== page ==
Editorial Feature

Revolutionary Nanocomposite Material Increases Sunlight-to-Electricity Efficiency

Article updated on 04/03/20 by Brett Smith

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Image Credit: Diyana Dimitrova/Shutterstock.com

Solar energy is slowly becoming a bigger part of energy production around the world; however, solar power technology hasn't reached the point of efficiency to make it a dominant form of energy production.

One of the more promising types of research into boosting solar power efficiency involves the incorporation of nanocomposite materials. These materials combine microscopic or macroscopic systems with systems that function on the molecular or atomic level.  

Hybrid Nanomaterials Showing Promise

One particularly promising area of solar energy research involves the creation of hybrid nanomaterials. These are materials that combine organic and inorganic components, with the inorganic components typically being nanomaterials.

In theory, devices based on these hybrid materials will produce a higher power conversion efficiency. Advocates say these materials blend the beneficial qualities of both types of material, allowing for the creation of light, flexible and cost-effective photovoltaic devices.

In these hybrid systems, charge production is essentially dictated by the energy-level alignment at electron donor/acceptor interfaces, while the photocurrent in a device using these materials would be reliant upon the energy level alignment at the electrode connections.

Consequently, it is fundamental to have the optimal set up by correctly selecting both hybrid combinations and device electrodes. So far, the most promising hybrid materials have nanocomposites materials, including nanoscale particles, rods, sheets or networks.

A continual network of nano components has been shown to significantly lower the push for charge carriers to jump between nanoparticles during transportation to the electrode. Nanorod-based hybrids have exhibited greater overall performances in studies.

The interfacial region and connection between inorganic and organic materials have also been linked to charge separation efficiency. Nanotube systems have shown significant promise in this regard due to a large surface area. Concurrently, porous 3D systems have performed below expectations in studies, probably as a result of the distance between inorganic-organic interfaces and good contacts.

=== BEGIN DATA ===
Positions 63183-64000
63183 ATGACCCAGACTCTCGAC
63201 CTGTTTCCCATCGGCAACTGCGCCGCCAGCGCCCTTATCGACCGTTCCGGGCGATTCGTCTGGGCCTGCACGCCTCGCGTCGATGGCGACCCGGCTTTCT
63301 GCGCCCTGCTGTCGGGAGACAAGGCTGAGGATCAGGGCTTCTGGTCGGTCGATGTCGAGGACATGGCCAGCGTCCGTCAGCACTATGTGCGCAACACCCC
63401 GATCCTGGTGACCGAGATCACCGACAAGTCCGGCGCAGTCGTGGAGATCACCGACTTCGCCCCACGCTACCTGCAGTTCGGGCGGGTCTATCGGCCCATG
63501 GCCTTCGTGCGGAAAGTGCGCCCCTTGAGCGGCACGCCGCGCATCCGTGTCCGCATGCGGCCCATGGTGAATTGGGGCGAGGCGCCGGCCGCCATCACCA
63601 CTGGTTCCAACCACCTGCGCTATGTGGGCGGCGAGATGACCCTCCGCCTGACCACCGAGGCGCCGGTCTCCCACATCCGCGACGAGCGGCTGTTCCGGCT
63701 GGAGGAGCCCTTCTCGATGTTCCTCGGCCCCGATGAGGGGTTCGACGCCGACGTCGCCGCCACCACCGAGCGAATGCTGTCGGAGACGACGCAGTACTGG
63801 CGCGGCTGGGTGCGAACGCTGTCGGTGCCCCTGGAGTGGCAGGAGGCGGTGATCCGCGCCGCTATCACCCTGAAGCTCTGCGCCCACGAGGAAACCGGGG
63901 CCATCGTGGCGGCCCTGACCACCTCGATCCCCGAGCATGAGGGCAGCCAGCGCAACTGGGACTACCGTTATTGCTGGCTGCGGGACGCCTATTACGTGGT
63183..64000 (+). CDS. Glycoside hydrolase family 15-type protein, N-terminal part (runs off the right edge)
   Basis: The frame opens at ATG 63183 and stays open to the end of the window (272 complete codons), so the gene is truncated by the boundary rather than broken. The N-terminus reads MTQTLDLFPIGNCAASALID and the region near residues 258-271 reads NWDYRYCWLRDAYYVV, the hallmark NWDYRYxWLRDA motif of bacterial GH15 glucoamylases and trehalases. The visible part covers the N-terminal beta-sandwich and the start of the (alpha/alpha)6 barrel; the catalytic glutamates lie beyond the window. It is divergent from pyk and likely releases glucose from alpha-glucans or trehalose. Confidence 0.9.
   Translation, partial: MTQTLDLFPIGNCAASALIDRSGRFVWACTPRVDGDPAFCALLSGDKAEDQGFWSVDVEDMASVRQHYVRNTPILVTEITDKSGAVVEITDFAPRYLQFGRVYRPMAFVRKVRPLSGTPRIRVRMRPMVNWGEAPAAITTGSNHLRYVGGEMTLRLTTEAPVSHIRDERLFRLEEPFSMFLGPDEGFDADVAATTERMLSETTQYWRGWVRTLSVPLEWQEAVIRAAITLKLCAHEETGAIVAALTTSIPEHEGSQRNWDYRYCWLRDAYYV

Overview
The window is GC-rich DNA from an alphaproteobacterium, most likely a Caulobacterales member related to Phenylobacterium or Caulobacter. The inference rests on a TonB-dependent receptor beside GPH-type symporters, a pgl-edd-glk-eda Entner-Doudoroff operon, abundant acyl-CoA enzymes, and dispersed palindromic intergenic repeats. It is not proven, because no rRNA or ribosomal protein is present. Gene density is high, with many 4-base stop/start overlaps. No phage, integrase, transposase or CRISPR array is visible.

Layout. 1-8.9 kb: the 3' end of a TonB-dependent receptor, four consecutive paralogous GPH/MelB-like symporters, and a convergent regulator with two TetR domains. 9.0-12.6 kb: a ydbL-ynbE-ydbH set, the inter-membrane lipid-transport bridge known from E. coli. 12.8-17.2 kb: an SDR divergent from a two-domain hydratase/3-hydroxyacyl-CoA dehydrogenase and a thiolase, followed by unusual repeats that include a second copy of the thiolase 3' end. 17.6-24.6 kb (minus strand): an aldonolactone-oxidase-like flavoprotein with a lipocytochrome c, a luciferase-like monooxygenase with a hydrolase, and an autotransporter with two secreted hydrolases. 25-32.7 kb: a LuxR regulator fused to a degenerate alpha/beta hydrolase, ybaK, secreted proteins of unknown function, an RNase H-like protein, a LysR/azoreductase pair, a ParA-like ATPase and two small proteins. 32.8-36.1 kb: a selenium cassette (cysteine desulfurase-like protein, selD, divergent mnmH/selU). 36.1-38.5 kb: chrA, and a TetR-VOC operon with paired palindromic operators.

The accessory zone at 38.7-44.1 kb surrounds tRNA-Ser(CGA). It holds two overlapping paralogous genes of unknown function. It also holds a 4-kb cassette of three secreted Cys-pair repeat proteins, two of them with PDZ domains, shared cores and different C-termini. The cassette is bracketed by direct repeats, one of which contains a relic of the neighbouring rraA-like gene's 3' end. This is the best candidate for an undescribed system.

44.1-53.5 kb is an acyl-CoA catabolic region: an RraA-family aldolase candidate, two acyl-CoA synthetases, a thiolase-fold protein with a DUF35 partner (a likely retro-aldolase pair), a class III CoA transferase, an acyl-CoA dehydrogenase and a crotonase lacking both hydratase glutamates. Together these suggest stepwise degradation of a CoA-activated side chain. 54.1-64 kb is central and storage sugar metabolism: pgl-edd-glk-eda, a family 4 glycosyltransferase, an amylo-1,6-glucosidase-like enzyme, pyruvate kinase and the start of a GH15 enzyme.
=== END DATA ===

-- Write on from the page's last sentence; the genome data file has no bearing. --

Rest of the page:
Combining Bacterial Protein and Quantum Dots

According to a study published in July 2019, a team of Russian researchers has developed a promising photovoltaic nanocomposite material that is made from a bacterial protein and quantum dots, which are tiny nanocrystals that strongly absorb visible light.

Some photosynthetic unicellular organisms are capable of converting light energy into chemical energy through the use of a protein called bacteriorhodopsin. The protein facilitates this transfer of energy by allowing a positive charge to pass through the cell membrane. Bacteriorhodopsin functions as a protein pump, and this ability makes it particularly attractive to energy researchers.

Bacteriorhodopsin is similar in function to chlorophyll. However, bacteriorhodopsin can function in anaerobic conditions, and organisms that use this protein can survive in very hostile environments, such as the bottom of the Dead Sea. For researchers, this means the protein is highly stable.

According to the report, the study team was able to expand on the natural capabilities of bacteriorhodopsin by linking it to quantum dots. The novel photovoltaic system created by the researchers was found to be extremely efficient and able to produce an electrical current under low-light conditions that would not produce the current in standard solar cells. The researchers said their system was able to take advantage of the very broad spectrum of light energy absorption afforded by quantum dots.

The Russian research team said the hybrid complexes they created showed a very high efficiency of energy transfer from the quantum dots to the bacteriorhodopsin protein. They added that their results indicate a strong potential for the development of a very effective photocell.

Incidentally, bacteriorhodopsin changes color billions of times a second when it is pumping protons. This phenomenon suggests the protein has significant promise for display and image technology.

The study team said their current work is focused on optimizing their system to create a useful photocell.

Increasing Durability with Nanocomposites

In addition to enhancing the efficiency of solar cells, nanocomposites are also being investigated with respect to making photovoltaic systems more durable.

In a 2017 press release, Texas A&M scientists discussed their effort to make solar cells more durable by getting rid of corrosion, arc faults, and leakages of electricity that can occur due to corrosion.

According to the press release, clay-based nanocomposite coatings being developed at Texas A&M can significantly increase both the lifetime and durability of photovoltaic cells by inhibiting corrosion. The researchers behind the effort said their goal is to reduce the long-term costs of solar technology, and their use of inexpensive clay to reduce corrosion is essential to that effort.  

References and Further Reading

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